Smith and many of his teammates began putting in work at Redskins Park once offseason workouts began April 16 and the rookies arrived for minicamp May 11. The third phase of the Redskins’ program starts Tuesday with the first of three separate sessions of organized team activities. Veteran minicamp, the last of the offseason workouts before training camp, consists of a three-day session beginning June 12.
Tight end Vernon Davis has the inside track on forming a connection with Smith; the two played together from 2006 to 2012 with the San Francisco 49ers. Davis doesn’t see much different from the 13-year veteran.
“He hasn’t changed one bit,” Davis said. “I know he’s gotten better as a player, as a person. Overall, his personality, his character is still the same, and it’s good to see. It’s also great to be with him again.
“Right now, we’re just getting acclimated. Trying to just do all that we can to make sure all the synergy and camaraderie is there. But over time, throughout the season, I’m sure there’ll be some things that I recognize out of him that I didn’t see early on when we were in San Francisco.”
The acclimation process includes getting in sync on how routes are run and recognizing the same defensive looks at the line of scrimmage. The language of checks and audibles must be learned, too, as well as nonverbal cues, which develop over time.
Davis said the intricacies of quarterback-receiver rapport are cultivated both on and off the field, with both relationships equally important.
“The more time you spend around someone, the more you get to know them, and you just take that and you grow,” Davis said. “With Alex being a leader coming in, a [13-year] veteran, it helps with, not only the younger guys, but the guys who were already here. We can all learn from him even though we’re all veterans.
“To have that presence in Alex, a guy who can come back from behind, a guy who has longevity, a guy who plays his heart out and knows how to be a leader in the locker room, that’s a great thing to have. Knowing that we have that here with the Washington Redskins, that’s a big plus for us.”
Smith is coming off the most prolific season of his career, throwing for 4,042 yards and 26 touchdowns with five interceptions last year. Seasons of 4,000 passing yards have become commonplace under Gruden, as Cousins surpassed that plateau the last three seasons with the Redskins and Cincinnati Bengals quarterback Andy Dalton threw for a career-high 4,293 yards in 2013 with Gruden as his offensive coordinator.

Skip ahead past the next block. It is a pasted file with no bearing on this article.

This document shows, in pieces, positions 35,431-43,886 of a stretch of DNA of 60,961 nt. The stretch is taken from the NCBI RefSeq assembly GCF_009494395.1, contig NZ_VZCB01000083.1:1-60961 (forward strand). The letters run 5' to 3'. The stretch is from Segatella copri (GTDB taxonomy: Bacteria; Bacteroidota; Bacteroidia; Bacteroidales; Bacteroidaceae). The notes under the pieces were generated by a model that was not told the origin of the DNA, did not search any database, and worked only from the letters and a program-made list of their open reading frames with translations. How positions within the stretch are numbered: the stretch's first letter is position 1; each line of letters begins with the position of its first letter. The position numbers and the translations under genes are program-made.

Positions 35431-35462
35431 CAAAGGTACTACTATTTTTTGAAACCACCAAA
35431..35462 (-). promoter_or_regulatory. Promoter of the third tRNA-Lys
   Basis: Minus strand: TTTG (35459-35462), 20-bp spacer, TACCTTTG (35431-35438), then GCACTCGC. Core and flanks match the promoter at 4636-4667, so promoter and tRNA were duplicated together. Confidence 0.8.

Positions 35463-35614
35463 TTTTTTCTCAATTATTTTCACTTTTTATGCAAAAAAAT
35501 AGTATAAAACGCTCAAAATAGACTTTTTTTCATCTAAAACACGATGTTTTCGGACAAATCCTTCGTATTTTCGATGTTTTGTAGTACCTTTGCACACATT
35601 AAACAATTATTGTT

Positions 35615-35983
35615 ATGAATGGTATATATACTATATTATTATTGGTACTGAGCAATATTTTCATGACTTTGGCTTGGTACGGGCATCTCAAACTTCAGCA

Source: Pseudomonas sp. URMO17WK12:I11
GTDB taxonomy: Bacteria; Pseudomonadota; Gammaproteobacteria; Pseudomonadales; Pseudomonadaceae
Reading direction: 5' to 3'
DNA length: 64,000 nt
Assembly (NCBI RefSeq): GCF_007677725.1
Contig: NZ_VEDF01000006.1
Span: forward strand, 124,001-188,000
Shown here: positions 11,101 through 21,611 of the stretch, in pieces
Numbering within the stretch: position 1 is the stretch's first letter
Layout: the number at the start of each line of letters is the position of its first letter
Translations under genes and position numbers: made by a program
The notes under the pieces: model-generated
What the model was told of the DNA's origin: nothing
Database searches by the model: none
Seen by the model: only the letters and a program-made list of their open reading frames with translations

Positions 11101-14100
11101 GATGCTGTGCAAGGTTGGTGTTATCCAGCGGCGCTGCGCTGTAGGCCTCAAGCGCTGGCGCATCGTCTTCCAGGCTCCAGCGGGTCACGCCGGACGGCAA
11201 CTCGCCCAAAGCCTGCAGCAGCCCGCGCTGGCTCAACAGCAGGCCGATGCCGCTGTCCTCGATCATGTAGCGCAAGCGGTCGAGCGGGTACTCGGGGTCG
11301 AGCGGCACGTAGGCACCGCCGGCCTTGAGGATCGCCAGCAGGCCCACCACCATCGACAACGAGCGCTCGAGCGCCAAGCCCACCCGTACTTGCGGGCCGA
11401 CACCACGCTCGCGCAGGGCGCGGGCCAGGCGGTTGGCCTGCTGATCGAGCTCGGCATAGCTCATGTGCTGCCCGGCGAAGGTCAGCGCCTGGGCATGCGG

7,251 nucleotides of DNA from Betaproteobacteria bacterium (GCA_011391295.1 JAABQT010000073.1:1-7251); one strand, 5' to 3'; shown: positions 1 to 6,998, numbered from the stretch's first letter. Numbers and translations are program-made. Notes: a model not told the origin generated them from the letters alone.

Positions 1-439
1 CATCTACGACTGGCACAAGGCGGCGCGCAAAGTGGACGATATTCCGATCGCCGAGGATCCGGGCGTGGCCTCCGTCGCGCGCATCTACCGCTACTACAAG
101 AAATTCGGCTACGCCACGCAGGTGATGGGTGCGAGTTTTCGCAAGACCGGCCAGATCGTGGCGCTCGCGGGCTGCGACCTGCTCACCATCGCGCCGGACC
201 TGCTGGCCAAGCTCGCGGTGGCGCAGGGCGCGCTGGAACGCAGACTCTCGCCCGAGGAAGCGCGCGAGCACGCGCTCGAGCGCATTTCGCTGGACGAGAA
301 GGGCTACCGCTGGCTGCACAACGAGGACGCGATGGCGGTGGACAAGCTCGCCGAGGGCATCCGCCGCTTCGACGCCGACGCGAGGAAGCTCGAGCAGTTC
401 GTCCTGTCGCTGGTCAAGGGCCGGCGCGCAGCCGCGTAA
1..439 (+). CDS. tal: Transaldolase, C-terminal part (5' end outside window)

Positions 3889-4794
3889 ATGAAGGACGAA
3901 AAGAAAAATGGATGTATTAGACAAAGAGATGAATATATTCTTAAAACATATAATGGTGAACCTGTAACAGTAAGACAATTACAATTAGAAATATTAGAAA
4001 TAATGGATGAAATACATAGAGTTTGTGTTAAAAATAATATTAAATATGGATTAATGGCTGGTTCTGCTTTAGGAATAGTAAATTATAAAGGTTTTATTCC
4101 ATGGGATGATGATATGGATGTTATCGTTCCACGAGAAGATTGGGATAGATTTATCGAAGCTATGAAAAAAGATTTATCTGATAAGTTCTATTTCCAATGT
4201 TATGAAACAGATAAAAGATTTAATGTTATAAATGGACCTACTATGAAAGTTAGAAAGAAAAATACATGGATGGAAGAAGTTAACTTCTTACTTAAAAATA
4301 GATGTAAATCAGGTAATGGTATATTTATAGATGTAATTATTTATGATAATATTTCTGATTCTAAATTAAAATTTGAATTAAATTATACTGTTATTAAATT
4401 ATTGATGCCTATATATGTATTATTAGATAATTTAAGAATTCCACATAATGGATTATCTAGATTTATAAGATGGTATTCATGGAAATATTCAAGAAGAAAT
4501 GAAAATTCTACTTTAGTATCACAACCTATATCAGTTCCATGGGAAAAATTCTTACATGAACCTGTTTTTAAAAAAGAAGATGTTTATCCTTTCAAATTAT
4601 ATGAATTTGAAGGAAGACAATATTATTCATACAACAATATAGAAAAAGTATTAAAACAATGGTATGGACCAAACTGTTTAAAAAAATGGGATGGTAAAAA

The Redskins traded nickelback Kendall Fuller and a 2018 third-round pick to the Kansas City Chiefs to acquire Smith this offseason, then added a downfield wide receiver threat in speedster Paul Richardson, a former Seattle Seahawk, via free agency. The Redskins also drafted LSU’s Derrius Guice in the second round, and he’s expected to start at running back. That could be three new starters at offensive skill positions when the season begins Sept. 9 at Arizona.
Wide receiver Jamison Crowder said workouts have gone well but that the connection between quarterback and receivers can’t be rushed. Crowder posted 789 yards and three touchdowns on 66 receptions in 2017, his third season.
“The communication to this point has [gone] really well,” Crowder said. “The communication, trying to get on the same page has been easy to understand. I like that from him.
“We’re just working on timing and routes and making sure I’m where I need to be when he’s ready to deliver the football. There’s really not that much you can do to accelerate the process. You’ve just got to take it day by day and go out there and get good, quality work in.”
The Redskins focused on defense during the draft to address free agent losses in the secondary and a porous defensive line. The offense had a sturdier foundation of returning starters, but tackles Trent Williams and Morgan Moses, tight end Jordan Reed and running back Chris Thompson all finished last season on injured reserve.
Good health alone should improve an offense that ranked No. 16 in the NFL in both points (21.4 per game) and yards (324.9 per game), despite the running game averaging 90.5 yards per game to finish No. 28 in the league.
Guice has been impressed by Smith’s leadership skills but believes mastering the playbook will be the quickest way for everyone to feel comfortable with one another.
“He’s a very smart guy. He’s willing the help the rookies,” Guice said. “He’s not one of those guys, if a rookie messes up, he’s just like, ‘Get him out of there.’ He’s willing to help you and work with you. And he has an arm on him.
“He’s the leader of the offense, no doubt. . . .When you’re watching him do his thing, you just know, ‘That’s my quarterback. That’s the leader of this offense.’ You can just see it.”
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